Recently, a novel method to generate long variable optical delays of broadband signals has been proposed [10-11]. It makes use of stimulated Brillouin scattering (SBS) interaction between two pumps that are co-polarized along one principal axis of a polarization maintaining fiber (PMF) [12-14]. The interaction generates a so-called dynamic Brillouin grating (DBG), which in turn could reflect incoming probe signals that are polarized along the orthogonal principal axis. DBGs are essentially optical wave reflectors that can be created at any preset position along the entire PMF. The phase of the reflected waveform is inherently stable, since Brillouin reflections are phase conjugated [15]. Therefore, variable-position DBGs are an attractive platform for the construction of MWP filters.

In this work, we demonstrate three different schemes for the realization of MWP filters using DBGs. The location of the dynamic gratings along a PMF is controlled by proper temporal coding on the pump waves. The first configuration is a simple notch-type Mach-Zehnder (MZ) approach, whereby the delay imbalance between the two arms is tuned using one movable grating along the PMF. A multi-tap performance is demonstrated in the second configuration, where the combined reflections from multiple DBGs along a PMF are employed. In both these approaches, local DBGs are introduced using pulsed pumps. However, such gratings decay according to the finite acoustic lifetime [14] and must be periodically refreshed. To overcome this limitation, a novel technique for the generation of localized and stationary DBGs has been used in the third implementation of MWP filters. The method relies on phase modulation of the two pump waves by a common, high-rate pseudo-random bit sequence (PRBS) [16].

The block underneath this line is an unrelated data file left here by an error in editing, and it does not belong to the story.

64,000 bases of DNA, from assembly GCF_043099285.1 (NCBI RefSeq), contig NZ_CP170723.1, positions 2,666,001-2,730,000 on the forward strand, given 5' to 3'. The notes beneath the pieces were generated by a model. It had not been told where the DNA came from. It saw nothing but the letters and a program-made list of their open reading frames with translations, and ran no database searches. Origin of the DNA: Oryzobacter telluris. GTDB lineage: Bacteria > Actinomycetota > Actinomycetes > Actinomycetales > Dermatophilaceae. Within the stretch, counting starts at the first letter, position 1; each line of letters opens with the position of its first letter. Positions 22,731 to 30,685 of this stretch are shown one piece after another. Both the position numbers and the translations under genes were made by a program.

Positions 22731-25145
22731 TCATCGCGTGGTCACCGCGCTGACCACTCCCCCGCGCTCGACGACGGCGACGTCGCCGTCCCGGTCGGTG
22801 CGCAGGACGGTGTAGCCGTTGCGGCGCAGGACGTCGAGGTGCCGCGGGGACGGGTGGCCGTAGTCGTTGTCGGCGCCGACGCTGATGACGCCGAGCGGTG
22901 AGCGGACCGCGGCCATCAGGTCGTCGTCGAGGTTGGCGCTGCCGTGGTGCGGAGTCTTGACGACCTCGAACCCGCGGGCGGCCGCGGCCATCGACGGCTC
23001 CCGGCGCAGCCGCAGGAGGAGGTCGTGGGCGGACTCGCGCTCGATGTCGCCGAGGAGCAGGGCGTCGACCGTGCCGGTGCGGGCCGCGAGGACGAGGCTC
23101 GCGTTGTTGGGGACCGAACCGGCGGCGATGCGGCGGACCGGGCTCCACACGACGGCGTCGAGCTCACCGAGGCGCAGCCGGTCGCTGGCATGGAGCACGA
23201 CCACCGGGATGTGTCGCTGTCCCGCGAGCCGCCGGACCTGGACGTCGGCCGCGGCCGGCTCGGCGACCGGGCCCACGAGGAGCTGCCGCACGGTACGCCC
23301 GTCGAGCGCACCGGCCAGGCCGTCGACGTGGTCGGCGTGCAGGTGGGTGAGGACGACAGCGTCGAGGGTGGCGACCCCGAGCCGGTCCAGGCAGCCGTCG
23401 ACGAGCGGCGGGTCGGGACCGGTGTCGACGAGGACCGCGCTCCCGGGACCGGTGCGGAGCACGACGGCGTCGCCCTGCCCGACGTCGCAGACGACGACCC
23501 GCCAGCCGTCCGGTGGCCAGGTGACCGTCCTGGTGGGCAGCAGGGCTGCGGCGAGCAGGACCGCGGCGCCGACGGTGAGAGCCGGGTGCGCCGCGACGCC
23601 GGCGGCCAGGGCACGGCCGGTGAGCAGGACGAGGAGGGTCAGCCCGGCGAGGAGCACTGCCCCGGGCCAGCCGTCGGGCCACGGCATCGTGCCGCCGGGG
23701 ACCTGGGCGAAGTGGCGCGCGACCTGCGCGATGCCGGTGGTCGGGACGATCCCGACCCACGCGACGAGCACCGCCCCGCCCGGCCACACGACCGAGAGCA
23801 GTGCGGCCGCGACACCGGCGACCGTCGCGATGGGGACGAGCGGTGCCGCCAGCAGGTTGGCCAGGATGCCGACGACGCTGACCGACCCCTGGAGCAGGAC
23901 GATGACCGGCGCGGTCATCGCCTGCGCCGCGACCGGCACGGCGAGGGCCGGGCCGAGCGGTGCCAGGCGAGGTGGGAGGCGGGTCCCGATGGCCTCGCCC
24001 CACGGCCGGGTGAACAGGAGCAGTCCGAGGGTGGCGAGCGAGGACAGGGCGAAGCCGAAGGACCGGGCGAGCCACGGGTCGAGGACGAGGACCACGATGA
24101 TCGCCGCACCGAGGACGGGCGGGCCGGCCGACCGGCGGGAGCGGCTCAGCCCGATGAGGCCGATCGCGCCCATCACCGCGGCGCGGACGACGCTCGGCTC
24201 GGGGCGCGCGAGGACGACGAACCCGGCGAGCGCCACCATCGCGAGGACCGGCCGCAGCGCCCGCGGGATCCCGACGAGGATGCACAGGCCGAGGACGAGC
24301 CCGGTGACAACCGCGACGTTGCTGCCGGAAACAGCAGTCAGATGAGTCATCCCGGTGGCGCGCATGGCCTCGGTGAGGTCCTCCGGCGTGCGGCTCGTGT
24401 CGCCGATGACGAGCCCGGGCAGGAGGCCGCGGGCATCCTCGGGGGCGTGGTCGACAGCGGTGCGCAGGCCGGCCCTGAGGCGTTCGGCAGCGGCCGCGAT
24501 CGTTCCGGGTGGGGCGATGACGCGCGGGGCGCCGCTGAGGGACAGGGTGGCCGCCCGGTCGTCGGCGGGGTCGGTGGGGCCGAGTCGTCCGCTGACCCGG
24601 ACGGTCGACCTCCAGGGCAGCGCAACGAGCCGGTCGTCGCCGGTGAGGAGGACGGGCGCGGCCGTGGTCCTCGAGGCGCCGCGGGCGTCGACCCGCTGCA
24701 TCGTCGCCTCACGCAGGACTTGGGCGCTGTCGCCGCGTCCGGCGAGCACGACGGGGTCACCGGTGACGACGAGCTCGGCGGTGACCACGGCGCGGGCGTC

2. Experimental setup and principle